Known as ‘Windy Wellington’ (not when we were there) the New Zealand Company chose the area for its first settlement in 1840. When a more central location was sought for the capital in 1865 Wellington was chosen and the government and diplomats shifted from Auckland. It now has a population of around 166,700.

Next morning our route to the city took us past the new St Paul’s Cathedral opened in May 1964, where we stopped and had an informative conversation with the guide. The Government Buildings are in the next block. Here in the same grounds are the Parliamentary Library, Parliament Buildings, built in 1922 from marble and granite, and The Beehive opened in 1986, which houses the Executive Offices. I’m not sure if it has been called this because of it’s distinctive shape or because the office workers work away like bees!

In Cable Car Lane is Lambton Station where we boarded the Kelburn Cable Car for a trip up to the Botanic Gardens. This climbs 130m past the University up a 1-in-5 gradient and through a series of tunnels to the Gardens. The original wooden cars were built in 1902 and were replaced in 1979 when the line was upgraded. At the top is a Cable Car Museum where 100 years of operation, (on 22 Feb.) were being commemorated. Here we went down into the winding room and watched a video of the early days. Established in 1868 the Botanic Gardens cover 25ha and we followed many paths, past the observatory, the duck ponds, succulents and seasonal displays. We came to the Founders entrance then re-entered at Centennial Entrance to visit the Lady Norwood Rose Garden where the central fountain is over 100 years old and was originally outside a London bank. After visiting the Begonia House we continued through Bolton Street Memorial Park. The land for this historic cemetery was set out on the N.Z.Company’s plan of 1840. It served the town until 1892 when it was closed except for new burials on existing plots. In 1967 it was closed to all burials to allow the construction of the urban motorway. About 1.5 hectares of the cemetery were taken for the motorway, causing 3693 disinterments. The memorials were reinstated on land elsewhere in the cemetery. It was a very interesting walk through many historic features, including the Seddon Memorial erected in memory of New Zealand’s longest serving Prime Minister, over the motorway and arriving back in the city a short distance from our Hotel. On the way we bought a sandwich and took it back to our room for lunch. We had walked almost 5km so rested for an hour or so before setting out again to explore the wharf area.

We passed Old St Paul’s Church and took photos of several other historic buildings. The old Harbour Board Building is now home to the Museum of Wellington but we decided we did not have time to see it properly and continued around Lambton Harbour to the new Museum of New Zealand Te Papa Tongarewa. One of the largest museums in the world this complex covers an area the size of three football fields and is similar to the Australian Museum in Canberra (except it is New Zealand!) It would take several visits to see it all and we were very impressed. It was hard to find your way around but we saw the realistic display of volcanic power and natural history exhibits including information on the Royal Albatross and the Moa, which has been extinct for 500 years. There was also a canoe hall with a carved Maori canoe and meetinghouse and ‘Golden Days’, a very original attraction where 100 years of New Zealand’s history comes alive in just 12 minutes – all inside a junk shop! We stayed at the Museum about two hours but could have spent much longer.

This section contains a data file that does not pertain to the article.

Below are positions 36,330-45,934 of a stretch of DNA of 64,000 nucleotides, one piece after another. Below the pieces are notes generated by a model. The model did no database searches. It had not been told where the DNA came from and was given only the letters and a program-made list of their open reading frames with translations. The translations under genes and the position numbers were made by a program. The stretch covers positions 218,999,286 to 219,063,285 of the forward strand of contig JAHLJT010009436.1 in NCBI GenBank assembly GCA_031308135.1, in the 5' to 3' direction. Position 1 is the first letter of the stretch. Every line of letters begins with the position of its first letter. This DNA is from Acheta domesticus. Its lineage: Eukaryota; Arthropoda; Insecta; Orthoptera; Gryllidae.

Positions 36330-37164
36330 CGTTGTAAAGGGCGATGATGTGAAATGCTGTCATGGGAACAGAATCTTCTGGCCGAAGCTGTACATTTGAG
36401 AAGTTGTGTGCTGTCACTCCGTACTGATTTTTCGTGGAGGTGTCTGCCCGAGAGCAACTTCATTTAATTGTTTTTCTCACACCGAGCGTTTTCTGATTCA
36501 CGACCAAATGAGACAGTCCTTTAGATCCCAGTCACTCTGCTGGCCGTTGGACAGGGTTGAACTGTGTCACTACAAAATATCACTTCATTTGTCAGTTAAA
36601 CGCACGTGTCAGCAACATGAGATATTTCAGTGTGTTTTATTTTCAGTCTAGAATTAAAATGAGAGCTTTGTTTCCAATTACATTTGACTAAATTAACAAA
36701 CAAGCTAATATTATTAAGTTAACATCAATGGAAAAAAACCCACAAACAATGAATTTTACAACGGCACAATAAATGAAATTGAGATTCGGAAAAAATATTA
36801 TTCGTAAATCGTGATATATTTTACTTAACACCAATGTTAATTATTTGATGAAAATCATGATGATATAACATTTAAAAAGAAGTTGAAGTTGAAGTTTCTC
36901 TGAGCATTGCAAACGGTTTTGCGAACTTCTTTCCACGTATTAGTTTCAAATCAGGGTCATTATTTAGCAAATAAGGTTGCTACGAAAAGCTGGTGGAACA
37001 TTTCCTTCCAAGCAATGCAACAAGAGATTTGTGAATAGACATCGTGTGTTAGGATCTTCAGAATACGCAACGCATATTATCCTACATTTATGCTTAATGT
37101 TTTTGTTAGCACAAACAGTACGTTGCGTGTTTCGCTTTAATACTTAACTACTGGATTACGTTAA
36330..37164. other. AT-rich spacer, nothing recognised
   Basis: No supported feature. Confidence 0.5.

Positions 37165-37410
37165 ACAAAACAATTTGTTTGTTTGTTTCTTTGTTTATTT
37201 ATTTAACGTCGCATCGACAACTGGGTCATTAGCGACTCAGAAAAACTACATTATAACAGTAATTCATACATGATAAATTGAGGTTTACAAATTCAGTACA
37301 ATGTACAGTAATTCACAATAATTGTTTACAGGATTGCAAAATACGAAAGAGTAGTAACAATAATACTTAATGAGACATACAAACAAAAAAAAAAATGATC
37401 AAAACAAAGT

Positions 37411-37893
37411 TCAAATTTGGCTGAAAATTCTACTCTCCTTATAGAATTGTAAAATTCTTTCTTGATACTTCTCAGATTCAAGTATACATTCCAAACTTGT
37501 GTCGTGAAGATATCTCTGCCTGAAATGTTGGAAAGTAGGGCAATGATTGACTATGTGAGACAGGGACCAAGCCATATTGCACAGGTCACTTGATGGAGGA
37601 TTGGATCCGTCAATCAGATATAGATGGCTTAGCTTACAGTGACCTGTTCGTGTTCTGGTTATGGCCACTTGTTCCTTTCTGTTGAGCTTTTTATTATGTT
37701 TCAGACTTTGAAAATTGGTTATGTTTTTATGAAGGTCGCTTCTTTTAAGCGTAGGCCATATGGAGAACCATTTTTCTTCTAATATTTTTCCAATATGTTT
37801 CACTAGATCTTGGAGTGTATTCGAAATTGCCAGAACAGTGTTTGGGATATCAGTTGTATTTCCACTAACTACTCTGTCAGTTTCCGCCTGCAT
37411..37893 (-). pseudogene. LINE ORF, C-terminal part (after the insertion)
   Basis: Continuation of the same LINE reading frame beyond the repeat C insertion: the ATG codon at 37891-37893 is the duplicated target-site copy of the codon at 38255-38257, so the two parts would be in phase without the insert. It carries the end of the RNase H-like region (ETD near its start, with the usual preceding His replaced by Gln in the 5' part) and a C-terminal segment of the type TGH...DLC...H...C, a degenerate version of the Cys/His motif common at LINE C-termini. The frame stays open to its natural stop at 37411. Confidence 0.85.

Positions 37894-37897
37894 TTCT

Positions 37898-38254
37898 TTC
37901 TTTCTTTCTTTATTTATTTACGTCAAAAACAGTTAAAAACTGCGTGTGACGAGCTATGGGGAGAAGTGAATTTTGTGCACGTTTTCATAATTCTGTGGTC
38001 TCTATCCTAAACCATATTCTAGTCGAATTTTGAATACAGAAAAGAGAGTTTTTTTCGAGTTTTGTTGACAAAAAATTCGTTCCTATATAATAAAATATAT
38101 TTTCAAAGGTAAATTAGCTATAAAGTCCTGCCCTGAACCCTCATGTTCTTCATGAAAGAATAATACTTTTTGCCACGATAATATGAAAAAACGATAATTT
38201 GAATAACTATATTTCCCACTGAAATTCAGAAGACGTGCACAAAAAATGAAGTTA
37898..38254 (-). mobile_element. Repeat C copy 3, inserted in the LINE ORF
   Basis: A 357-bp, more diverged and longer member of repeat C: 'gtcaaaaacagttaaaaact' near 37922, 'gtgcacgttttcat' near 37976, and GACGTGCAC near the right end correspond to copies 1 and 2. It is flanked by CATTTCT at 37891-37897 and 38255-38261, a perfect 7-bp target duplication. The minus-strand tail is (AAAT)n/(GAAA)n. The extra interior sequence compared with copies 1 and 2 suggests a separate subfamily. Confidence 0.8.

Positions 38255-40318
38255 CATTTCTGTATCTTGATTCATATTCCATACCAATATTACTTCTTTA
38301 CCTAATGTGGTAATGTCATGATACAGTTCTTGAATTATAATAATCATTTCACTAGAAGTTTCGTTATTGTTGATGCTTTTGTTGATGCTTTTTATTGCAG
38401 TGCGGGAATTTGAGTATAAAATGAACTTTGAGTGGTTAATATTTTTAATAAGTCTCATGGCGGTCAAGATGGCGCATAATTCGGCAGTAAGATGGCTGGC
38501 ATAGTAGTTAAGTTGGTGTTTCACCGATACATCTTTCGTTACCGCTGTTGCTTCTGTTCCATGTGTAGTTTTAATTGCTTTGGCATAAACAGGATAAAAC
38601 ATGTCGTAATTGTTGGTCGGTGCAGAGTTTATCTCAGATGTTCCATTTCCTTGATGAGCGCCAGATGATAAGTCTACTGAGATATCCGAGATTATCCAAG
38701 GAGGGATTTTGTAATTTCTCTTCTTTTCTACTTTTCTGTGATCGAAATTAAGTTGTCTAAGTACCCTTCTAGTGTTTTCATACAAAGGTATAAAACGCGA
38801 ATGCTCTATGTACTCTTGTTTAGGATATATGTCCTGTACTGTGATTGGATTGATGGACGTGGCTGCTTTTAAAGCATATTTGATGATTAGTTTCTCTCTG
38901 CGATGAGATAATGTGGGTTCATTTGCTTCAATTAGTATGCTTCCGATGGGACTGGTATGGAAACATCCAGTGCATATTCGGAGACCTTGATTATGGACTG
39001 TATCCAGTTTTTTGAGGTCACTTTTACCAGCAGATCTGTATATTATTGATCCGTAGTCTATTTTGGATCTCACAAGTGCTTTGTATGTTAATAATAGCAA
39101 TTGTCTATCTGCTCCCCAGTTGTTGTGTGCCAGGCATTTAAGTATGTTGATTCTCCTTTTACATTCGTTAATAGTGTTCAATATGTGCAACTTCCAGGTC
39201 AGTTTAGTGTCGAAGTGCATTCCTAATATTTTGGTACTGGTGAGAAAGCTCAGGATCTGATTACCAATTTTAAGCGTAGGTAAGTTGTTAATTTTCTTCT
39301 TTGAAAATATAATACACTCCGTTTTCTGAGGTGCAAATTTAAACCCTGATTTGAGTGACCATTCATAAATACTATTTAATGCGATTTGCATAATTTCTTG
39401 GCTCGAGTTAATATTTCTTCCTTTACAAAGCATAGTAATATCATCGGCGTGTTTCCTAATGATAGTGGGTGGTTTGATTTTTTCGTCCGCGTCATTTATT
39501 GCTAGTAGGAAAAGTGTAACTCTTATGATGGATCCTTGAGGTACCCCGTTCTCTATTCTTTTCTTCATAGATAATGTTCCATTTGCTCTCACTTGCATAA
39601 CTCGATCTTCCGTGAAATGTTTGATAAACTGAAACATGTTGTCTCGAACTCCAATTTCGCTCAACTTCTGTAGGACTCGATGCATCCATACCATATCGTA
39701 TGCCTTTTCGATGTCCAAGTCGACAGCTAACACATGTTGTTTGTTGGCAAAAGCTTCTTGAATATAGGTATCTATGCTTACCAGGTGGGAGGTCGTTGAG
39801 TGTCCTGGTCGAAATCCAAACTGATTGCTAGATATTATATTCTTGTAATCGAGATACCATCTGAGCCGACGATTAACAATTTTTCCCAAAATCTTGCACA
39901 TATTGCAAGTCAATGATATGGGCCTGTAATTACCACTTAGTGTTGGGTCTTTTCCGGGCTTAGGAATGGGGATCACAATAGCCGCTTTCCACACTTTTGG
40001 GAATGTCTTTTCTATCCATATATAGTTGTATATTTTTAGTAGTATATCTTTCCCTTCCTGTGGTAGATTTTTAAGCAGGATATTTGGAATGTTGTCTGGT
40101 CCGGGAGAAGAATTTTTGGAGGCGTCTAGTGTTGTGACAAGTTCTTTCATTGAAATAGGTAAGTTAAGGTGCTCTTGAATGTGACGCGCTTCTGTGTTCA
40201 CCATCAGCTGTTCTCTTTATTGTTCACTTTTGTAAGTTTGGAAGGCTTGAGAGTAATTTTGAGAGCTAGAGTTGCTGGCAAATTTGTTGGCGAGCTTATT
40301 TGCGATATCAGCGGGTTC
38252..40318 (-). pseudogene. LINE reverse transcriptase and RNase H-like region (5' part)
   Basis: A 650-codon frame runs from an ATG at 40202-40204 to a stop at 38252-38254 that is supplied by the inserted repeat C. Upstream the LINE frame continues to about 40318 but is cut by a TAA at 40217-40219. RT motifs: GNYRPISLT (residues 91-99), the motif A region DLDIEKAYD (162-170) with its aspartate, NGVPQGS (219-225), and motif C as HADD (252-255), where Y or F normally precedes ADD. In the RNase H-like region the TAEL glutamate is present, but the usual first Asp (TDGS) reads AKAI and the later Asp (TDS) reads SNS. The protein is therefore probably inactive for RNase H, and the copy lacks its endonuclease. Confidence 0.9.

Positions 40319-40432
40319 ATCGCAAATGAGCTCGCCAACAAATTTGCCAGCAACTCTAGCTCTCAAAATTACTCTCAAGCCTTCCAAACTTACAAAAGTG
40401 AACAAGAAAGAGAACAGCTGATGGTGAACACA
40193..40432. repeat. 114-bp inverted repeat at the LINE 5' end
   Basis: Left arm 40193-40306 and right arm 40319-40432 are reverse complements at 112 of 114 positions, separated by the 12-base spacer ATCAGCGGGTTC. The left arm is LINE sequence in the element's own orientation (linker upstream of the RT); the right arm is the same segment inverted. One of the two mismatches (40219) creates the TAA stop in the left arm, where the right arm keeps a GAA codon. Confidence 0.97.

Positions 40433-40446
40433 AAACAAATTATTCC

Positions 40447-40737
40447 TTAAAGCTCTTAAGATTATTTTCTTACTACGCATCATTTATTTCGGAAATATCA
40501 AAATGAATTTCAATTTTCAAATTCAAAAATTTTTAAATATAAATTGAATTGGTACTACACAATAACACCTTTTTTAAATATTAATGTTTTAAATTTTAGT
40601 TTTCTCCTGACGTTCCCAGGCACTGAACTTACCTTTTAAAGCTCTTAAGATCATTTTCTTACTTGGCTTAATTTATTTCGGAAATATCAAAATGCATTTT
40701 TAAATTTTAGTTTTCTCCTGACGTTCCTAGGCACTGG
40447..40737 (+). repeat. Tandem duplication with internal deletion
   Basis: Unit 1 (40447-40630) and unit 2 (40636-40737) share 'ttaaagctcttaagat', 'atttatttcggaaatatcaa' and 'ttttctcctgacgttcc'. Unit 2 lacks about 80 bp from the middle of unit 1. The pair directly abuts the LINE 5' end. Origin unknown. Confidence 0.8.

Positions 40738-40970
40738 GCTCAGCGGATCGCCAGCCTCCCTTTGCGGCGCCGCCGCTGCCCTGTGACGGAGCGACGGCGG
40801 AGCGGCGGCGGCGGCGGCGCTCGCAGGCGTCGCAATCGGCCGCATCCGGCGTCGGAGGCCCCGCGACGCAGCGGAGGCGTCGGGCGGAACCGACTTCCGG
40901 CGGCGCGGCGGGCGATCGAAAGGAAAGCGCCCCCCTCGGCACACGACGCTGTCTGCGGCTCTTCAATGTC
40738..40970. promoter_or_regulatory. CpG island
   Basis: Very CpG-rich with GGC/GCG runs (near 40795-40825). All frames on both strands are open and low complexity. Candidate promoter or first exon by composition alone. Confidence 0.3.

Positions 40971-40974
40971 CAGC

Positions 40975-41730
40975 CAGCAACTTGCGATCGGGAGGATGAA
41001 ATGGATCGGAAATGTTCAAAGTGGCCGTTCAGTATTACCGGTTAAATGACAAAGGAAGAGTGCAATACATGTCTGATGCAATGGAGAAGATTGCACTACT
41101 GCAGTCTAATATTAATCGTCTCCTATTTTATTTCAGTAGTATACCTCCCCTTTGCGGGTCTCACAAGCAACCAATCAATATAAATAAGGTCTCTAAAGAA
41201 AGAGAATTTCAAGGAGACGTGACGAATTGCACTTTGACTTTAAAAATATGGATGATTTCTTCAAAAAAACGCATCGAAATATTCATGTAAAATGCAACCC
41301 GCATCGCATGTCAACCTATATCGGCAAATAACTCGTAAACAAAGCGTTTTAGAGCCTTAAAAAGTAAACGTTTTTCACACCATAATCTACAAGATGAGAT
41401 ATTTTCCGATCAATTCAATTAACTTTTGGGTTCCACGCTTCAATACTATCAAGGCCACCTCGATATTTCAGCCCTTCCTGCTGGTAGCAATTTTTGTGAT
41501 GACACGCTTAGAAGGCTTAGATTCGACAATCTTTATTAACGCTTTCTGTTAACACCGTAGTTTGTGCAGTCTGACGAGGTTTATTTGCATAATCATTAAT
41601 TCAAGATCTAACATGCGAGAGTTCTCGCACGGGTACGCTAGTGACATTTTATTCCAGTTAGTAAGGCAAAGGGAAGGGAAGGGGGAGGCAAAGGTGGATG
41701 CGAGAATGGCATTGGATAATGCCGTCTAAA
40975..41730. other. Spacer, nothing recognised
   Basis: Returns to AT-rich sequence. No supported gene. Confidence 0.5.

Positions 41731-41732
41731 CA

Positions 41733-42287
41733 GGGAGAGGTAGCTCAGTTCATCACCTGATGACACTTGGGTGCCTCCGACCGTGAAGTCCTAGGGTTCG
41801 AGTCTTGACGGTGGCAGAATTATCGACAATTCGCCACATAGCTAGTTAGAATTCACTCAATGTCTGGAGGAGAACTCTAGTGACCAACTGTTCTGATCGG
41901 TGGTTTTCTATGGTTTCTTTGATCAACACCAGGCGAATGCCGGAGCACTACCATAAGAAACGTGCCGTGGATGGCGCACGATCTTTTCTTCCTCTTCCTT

We retraced our steps to Civic Square where a colonnade of Nikau Palms, sculptured in metal make an unusual sight. Here the Bounce! 2003 Festival was being prepared with balloons and balls ready for weekend festivities. The historic Old Bank Building sits on reclaimed land nearby and had been allowed to become almost derelict before a contract was let to Ipoh Limited – the company that restored the Queen Victoria Building in Sydney – for its restoration. It now seems very similar to the Q.V.B. with original mosaic tiles, timber shop facades and a clock, constructed in 1998, with petals which open every hour to reveal four 3-Dimensional animated scenes depicting the history of the Arcade site accompanied by narration and music.

On the way back we went to a very large New World Grocery Shop only one block from the Hotel. This was the only grocery shop we saw in the city. No doubt there are plenty in the suburbs.

Next morning we checked out at 9.30 and, after receiving instructions on the route to the ferry, went for another walk as our ferry booking was for 2pm.We went back to Old St Paul’s as the day before it was in use and we could not go in. This Church was consecrated in 1866 the year after Wellington became the capital of New Zealand. When the new, larger cathedral was begun in 1954 it was decided to demolish the old building but there was much opposition to this plan and it was offered to the government. New Zealand Historic Places Trust now manages it. The building is made of native timbers the building material that had been found to withstand earthquakes and is known for its architectural style. The original organ, installed in 1877, was moved to the new cathedral and one was specially made for the old church and installed in 1977. The original bells installed in 1867 were also moved to the new cathedral and the present peal of five bells was installed in 1979. We walked back past the railway station to the quay to be sure we had the route to the ferry correct as there was only one small sign which we had noticed the day before, and then back past the Government Buildings to the Hotel.